His PVV (Freedom Party) won 37 seats in parliament, more than doubling his share from the last election and outstripping opponents, according to near-complete results.
A left-wing bloc trailed far behind on 25 seats, with the centre-right VVD on 24, a catastrophic result for the party of outgoing Prime Minister Mark Rutte.
Wilders, 60, now has the daunting task of trying to form a working coalition, courting rivals that categorically ruled out serving in a PVV-led government before the vote.
"The voters have spoken. The seats are fixed. Now it is important that we look for things we can agree on," said Wilders, toasting his election success with a glass of champagne.
The unexpected win prompted immediate congratulations from fellow far-right leaders in France and Hungary but will likely raise fears in Brussels -- Wilders is anti-EU and wants a vote on a "Nexit" to leave the bloc.
Although he softened his anti-Islam rhetoric during the campaign, the PVV programme pledges a ban on the Koran, mosques and Islamic headscarves and Muslim community leaders in the Netherlands were quick to voice concern.
"I woke up this morning with an unpleasant feeling. Actually also in shock," Habib el Kaddouri from the SMN association of Moroccan Dutch, told AFP.
"Some people are scared, others uncertain about their future, about what the result means for their citizenship or place in Dutch society," he added.
Addressing cheering supporters in The Hague after exit polls, Wilders doubled down on his anti-immigrant rhetoric, saying the Dutch had voted to stem the "tsunami" of asylum-seekers.
He later told reporters he wanted to be "prime minister for all Dutch" and would "work hard with other parties" to form a coalition.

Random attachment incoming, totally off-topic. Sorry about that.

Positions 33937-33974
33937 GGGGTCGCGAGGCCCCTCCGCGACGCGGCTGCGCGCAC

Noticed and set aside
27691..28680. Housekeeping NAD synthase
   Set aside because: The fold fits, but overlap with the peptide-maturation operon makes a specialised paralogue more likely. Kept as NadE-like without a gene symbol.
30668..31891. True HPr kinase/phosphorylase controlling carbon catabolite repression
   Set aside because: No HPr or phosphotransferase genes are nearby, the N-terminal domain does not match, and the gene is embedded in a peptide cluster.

But it is not clear how he can scrape together the 76 seats he needs for a majority in the 150-seat parliament.
Former European Commissioner Frans Timmermans, whose Green/Labour bloc came in second, immediately ruled out cooperation, saying it was now their job to "defend democracy" in the country.
Anti-corruption champion Pieter Omtzigt, whose New Social Contract party scored 20 seats, seems certain to play a role and indicated he was "available" for talks, admitting they wouldn't be easy.
Dilan Yesilgoz, who led the centre-right VVD to a disappointing 24 seats, was coy on election night, saying Wilders would have to see if he can forge a coalition.
She first opened the door to Wilders joining a VVD-led government but has stressed she would not serve under him.
"It will be entirely up to the VVD," said Sarah de Lange, Professor of Political Pluralism at the University of Amsterdam.
"A big issue will be who will be prime minister, because with Wilders as prime minister, the Netherlands has an impossible situation internationally," she added.
'Winds of change'
The Dutch lurch to the far-right comes after Italy elected Giorgia Meloni as prime minister.
Hungary's nationalist Prime Minister Viktor Orban hailed "winds of change" after the exit poll, while France's Marine Le Pen cheered his "spectacular performance."
And although Wilders pledged he would be prime minister "for all the Dutch", his anti-Muslim rants in the past have earned him the sobriquet "Dutch Trump" -- also a reference to his dyed, slicked-back hairstyle.
He was found guilty of discrimination in 2016 after leading a crowd chanting for "fewer" Moroccans in the Netherlands and has previously likened the Koran to Adolf Hitler's "Mein Kampf", saying both books should be banned.
With trademark Wilders rhetoric, the PVV manifesto says: "Asylum-seekers feast on delightful free cruise-ship buffets while Dutch families have to cut back on groceries."
A "binding referendum" would be held on a "Nexit" -- the idea of the Netherlands leaving the EU. The PVV also calls for an "immediate halt" to development aid.
Dutch media were left agog by the margin of Wilders' victory.
"No one expected this, not even the winner himself," said the Trouw daily. Even the usually unexcitable NOS public broadcaster called it a "monster victory."
The Financieele Dagblad said the result "turns politics in The Hague on its head" while the NRC daily described it as a "right-wing populist revolt that will shake the Binnenhof to its foundations", referring to the government quarter in The Hague.